2 Complete each idiom. 7 Iealousy is responsible for many crimes of passion. 4 Simply tell your daughter that you like her work. 6 Masha prepared a delicious meal in what seemed like no time at all. He set off on a hopeless guest to find the buried treasure he'd read about. 5 Let's try and write all our holiday postcards at one fell this morning.html English Idioms in Use Advanced 49 . The kids have eaten us out of and home. It'll make your hair stand on . then I'll be with you in the twinkling of an . 2 The ghost story David told made . 22.4 Complete each sentence with an idiom from 22. 1 So.org. 1 2 3 4 5 The film is about two people unlucky in love and their relationship.3 Which idioms do these pictures make you think of? 1 3 2 4 22.uklmeanings/phrases-sayingsshakespeare. 4 I'll just let the cat out. but we arrived safely.1 Replace the underlined part of each sentence with an idiom.Exercises 22.3. Having criticised the previous government for their financial scandals. the course of love never did run ! 2 This thriller is terrifying. You could also make a note of any other Shakespearean idioms in common usage that you find there: http://www. Look at this website and check their meanings. the new president was caught in his own trap when he was arrested for fraud.phrases. 3 Maya and Harry's relationship was destroyed by . 3 I need to go shopping. There's no need to I 'Pound of flesh' and 'send someone packing' are two other idioms from Shakespeare.he went on and on about how wonderful it was. 1 The bank robbers left the country after they had cleverly managed to send the police off on a . Harry's driving terrified me. 22. 8 The reviewer didn't praise the play subtly . Dom and his friends managed to eat all the food I had in the house. Helen's parents are trying to persuade her not to get married to Tom? Oh well.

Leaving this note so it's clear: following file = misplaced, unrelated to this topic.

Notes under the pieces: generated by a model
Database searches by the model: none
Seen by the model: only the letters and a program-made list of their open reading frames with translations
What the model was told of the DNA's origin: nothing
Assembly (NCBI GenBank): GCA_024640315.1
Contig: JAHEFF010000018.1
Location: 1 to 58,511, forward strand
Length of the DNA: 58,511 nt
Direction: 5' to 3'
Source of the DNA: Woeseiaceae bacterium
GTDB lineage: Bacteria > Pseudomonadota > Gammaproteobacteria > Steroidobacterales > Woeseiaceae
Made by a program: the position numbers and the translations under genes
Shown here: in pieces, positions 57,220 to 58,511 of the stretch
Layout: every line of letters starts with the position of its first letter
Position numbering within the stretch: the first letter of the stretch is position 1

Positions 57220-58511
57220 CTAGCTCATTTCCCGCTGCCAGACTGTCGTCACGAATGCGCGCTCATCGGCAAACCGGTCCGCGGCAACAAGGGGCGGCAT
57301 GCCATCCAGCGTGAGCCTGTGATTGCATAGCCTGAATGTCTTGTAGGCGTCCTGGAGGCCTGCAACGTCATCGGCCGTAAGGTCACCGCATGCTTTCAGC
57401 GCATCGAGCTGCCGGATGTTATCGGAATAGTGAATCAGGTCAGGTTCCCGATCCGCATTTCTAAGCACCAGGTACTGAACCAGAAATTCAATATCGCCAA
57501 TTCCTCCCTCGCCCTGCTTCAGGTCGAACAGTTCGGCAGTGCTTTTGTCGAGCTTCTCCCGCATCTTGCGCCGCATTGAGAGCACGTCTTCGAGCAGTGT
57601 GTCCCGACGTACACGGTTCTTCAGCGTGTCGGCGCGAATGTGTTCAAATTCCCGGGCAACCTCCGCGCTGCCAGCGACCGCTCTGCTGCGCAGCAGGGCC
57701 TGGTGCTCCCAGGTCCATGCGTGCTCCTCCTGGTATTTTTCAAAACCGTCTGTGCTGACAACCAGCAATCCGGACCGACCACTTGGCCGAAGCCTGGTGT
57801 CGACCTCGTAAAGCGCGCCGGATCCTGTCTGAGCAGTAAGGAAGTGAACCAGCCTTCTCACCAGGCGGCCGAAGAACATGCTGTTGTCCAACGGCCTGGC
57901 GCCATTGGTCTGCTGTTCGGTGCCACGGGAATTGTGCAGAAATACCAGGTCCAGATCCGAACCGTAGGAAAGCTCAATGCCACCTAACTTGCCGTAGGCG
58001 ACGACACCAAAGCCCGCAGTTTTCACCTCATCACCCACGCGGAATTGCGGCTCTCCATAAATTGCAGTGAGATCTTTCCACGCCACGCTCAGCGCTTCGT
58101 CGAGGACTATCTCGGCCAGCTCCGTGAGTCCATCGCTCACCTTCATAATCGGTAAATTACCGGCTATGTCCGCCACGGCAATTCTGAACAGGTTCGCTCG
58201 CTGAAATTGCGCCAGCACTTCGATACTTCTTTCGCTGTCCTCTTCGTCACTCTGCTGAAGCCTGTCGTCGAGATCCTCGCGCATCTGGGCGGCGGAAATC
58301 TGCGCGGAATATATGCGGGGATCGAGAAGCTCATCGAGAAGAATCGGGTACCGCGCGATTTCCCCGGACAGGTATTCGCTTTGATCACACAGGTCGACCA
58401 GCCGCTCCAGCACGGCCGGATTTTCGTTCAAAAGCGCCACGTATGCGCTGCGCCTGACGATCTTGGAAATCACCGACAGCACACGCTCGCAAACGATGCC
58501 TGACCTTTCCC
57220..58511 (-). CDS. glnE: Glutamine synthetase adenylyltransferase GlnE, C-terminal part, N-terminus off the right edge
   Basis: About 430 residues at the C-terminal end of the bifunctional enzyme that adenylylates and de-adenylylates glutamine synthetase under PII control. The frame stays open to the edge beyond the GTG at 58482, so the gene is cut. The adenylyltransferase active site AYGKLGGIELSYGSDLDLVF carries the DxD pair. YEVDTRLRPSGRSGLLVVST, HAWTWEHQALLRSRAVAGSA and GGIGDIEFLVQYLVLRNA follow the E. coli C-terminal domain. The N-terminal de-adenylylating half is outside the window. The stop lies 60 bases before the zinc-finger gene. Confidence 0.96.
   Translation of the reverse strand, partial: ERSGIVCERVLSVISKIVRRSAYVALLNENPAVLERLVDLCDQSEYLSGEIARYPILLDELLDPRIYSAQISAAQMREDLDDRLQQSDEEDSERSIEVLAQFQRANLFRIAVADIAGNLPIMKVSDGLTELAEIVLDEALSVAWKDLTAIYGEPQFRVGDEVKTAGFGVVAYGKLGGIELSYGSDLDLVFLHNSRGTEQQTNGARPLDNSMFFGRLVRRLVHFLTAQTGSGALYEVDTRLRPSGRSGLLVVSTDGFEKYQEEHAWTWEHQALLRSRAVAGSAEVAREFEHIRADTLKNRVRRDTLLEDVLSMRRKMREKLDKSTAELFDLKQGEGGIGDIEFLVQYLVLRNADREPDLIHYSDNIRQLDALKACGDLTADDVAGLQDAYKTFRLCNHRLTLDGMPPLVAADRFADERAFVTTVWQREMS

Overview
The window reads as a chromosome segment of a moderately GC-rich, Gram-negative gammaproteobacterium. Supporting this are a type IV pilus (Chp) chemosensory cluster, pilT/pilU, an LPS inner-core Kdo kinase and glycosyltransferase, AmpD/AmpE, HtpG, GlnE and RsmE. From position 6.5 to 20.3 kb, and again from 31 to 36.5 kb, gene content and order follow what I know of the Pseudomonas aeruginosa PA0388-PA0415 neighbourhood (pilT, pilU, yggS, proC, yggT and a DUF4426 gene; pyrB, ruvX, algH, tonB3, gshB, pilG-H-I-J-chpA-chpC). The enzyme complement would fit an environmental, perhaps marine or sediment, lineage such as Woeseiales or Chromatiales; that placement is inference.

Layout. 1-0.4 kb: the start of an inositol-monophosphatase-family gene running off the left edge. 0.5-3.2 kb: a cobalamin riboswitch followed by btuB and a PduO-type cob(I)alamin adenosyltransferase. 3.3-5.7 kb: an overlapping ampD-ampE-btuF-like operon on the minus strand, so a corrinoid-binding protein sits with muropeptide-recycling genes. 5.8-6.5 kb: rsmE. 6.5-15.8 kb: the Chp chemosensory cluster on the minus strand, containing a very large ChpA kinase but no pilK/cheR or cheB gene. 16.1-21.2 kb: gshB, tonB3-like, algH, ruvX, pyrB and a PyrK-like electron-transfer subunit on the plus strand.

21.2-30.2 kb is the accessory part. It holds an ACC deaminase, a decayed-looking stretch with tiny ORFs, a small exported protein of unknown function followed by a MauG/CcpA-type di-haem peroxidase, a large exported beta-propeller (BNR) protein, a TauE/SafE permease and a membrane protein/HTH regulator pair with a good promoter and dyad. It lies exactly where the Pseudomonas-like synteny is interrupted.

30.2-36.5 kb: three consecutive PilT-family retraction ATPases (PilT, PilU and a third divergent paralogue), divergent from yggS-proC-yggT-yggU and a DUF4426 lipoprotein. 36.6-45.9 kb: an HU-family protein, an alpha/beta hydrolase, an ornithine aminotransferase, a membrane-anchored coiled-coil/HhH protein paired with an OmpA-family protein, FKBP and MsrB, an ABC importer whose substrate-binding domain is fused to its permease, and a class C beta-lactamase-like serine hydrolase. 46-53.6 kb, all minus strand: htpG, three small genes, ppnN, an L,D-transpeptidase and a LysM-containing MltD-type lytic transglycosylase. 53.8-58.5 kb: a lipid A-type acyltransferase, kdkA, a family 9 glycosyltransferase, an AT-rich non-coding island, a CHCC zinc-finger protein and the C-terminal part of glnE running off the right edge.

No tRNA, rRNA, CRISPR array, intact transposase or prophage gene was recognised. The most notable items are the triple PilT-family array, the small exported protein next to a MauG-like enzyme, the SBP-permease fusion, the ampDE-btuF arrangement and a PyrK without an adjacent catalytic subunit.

leave town ond trovel the world? VIRGO Spending 011 your time studying hos put you in an ivory tower6. plays. one of them will soon come true. Try to live life more in the reoI world. But don't worry: it will just be a storm in a tea (Up?. TAURUS You meet someone this week who you think will ploy on important role in your life. even if it is not polite or pleasant 50 English Idioms in Use Advanced . Aladdin is imprisoned cave full of treasure. ~ ARIES Someone osks you to toke on a big responsibility. ~ LEO You have decided you need a new challenge. But be prepared to soy goodbye. not just with your books. but who will it be? r3 ~ . _ B . Jack was my explanation In The Arabian Nights. One minute he's happy and friendly. I Ii IjJ M I a problem that it is difficult to be free of 2 people who come into your life and leave again after a short time 3 plans that have very little chance of happening 4 an impossible situation where you are prevented from doing one thing until you have done another thing. One of you needs to be mature and oct first. He advised me and even carried all my equipment. in a Big Brother is the dictator who watches everybody all the time in George Orwell's novel 1984. but sometimes you have ta (all a spade a spadeS. you may be like ships that pass in the nighf GEMINI You sometimes feel that your hopes ond ambitions ore just (astles in the air3. But hold on to your dreoms. When I was learning to play golf. All the cameras on our streets mean that Big Brother is watching us all the time. Man Friday is the servant on a desert island in Daniel Defoe's novel Robinson Crusoe. the next minute he's aggressive and violent. Stevenson's novel The Strange Case of Dr jekyll and Mr Hyde. but you cannot do the other thing until you have done the first thing 5 do something as completely as possible 6 a situation where you are separated from the ordinary and unpleasant things that happen in life 7 a situation where people get very angry or worried about something that is not important 8 to tell the truth about something. Why not go the whale hagS: sell your house. SCORPIO You don't like offending people. Prince Charming is the handsome prince in many fairy tales. Man Friday. fairy tales and poems. (You may also see Girl or Person Friday) Larry is a real Jekyll and Hyde character.Literature Famous literary characters example My grandmother's attic was an Aladdin's cave of old paintings and other valuable objects. Horoscopes The idioms in these horoscopes all come from novels.. Don't be afroid to soy something thot may hurt someone. I'm single and still waiting for Prince Charming to appear on his white horse! Jekyll and Hyde represent two opposite sides of Dr Jekyll's personality in R. CANCER You find yourself in a Cat(h-22 situation4 with someone very close to you. L. The expression is often used humorously. but be careful: it may become an albatross around your ne(k 1. LIBRA There may be a big argument with someone close to you.